VAMPIRE 3: Distal Filter Protection During PCI in High-Risk Plaque Patients
Results from the VAMPIRE 3 study suggest that selective use of distal filter protection may decrease the incidence of no-reflow phenomenon after percutaneous coronary intervention (PCI) in acute coronary syndrome (ACS) patients with attenuated plaque ≥5mm based upon intravascular imaging.
The study, presented at TCT 2017 in Denver, randomized 200 ACS patients from 13 sites in Japan to either distal filter protection or conventional treatment. Results showed the primary endpoint of no-reflow phenomenon occurred in 26.5 percent in the distal filter protection group (N=98) and 41.7 percent in the conventional group (N=96, P=0.0261).
Additionally, researchers noted the corrected TIMI frame count after revascularization was significantly lower in the distal filter protection group (23.0 vs. 30.5, P=0.0003), as was the incidence of in hospital adverse cardiac events (0 percent vs. 5.2 percent, P=0.028). As a result, distal protection during catheter intervention may facilitate procedural safety in patients with acute coronary syndrome.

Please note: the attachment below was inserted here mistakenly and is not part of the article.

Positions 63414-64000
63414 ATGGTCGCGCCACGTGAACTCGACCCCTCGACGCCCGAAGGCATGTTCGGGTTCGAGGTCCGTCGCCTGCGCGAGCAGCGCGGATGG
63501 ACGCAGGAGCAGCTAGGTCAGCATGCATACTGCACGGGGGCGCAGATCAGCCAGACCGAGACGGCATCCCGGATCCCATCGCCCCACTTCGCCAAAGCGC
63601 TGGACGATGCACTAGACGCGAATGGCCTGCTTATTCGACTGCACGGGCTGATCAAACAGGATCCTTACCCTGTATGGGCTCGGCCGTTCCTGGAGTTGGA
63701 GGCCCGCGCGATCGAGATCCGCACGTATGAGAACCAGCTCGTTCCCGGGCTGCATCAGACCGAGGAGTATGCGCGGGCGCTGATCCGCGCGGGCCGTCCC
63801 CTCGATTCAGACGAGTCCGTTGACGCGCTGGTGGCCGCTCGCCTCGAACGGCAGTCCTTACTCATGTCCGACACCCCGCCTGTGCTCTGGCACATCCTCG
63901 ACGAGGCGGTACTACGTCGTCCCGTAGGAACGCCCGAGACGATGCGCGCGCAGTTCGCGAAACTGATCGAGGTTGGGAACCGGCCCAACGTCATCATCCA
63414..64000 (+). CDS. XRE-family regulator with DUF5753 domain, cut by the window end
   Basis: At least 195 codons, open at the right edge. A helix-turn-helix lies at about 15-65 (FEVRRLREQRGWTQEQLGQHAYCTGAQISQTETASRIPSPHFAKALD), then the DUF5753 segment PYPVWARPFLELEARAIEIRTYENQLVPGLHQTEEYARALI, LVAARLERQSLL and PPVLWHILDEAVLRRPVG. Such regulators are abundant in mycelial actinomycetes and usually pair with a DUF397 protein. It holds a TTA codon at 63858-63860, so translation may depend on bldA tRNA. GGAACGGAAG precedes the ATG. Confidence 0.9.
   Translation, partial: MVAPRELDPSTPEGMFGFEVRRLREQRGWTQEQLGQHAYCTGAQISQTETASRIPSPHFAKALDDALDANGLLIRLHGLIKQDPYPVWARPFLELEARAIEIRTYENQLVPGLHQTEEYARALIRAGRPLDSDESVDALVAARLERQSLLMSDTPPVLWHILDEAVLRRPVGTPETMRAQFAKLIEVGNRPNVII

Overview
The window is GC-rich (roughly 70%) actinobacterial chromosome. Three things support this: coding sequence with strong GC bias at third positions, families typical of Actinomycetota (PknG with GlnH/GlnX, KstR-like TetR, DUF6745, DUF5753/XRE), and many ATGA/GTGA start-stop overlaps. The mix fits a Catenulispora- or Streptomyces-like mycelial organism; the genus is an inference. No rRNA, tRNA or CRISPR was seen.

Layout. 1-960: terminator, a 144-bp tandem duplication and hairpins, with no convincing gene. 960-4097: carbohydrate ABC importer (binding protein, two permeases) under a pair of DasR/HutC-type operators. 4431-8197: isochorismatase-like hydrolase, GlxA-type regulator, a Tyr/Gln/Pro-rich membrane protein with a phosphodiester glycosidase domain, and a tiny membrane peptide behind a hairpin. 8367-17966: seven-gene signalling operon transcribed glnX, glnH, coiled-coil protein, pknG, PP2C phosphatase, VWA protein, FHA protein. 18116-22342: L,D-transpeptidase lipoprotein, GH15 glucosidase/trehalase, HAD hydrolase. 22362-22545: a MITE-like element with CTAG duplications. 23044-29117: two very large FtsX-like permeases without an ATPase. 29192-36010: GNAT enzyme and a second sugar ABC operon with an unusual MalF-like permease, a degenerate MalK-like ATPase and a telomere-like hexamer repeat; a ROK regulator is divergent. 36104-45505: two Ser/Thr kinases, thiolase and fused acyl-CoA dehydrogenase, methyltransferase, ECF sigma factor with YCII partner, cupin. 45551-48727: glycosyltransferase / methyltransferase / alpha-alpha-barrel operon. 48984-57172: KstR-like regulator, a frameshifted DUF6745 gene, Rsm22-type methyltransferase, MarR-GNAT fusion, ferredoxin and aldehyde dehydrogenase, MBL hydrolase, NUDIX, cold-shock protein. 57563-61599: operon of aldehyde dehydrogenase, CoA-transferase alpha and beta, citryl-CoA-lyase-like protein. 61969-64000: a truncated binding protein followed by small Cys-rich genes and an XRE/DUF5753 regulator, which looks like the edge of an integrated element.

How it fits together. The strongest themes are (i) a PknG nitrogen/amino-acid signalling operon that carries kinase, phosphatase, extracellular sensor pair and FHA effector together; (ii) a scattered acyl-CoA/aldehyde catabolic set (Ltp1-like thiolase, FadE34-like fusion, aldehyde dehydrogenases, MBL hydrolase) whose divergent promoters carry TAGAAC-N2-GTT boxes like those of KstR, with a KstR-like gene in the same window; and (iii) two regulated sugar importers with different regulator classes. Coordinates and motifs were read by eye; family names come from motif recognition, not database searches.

"The selective use of embolic protection devices for patients at high risk for distal embolization is of great interest among interventional cardiologists," said Kiyoshi Hibi, MD, associate professor at Yokohama City University Medical Center in Japan. "VAMPIRE 3 shows that the use of distal embolic protection using a filter device decreased the incidence of no-reflow phenomenon with fewer serious adverse cardiac events after revascularization."
ACC.org Editor-in-Chief Kim Eagle, MD, FACC, cautions that larger, additional studies are needed before final conclusions are made.
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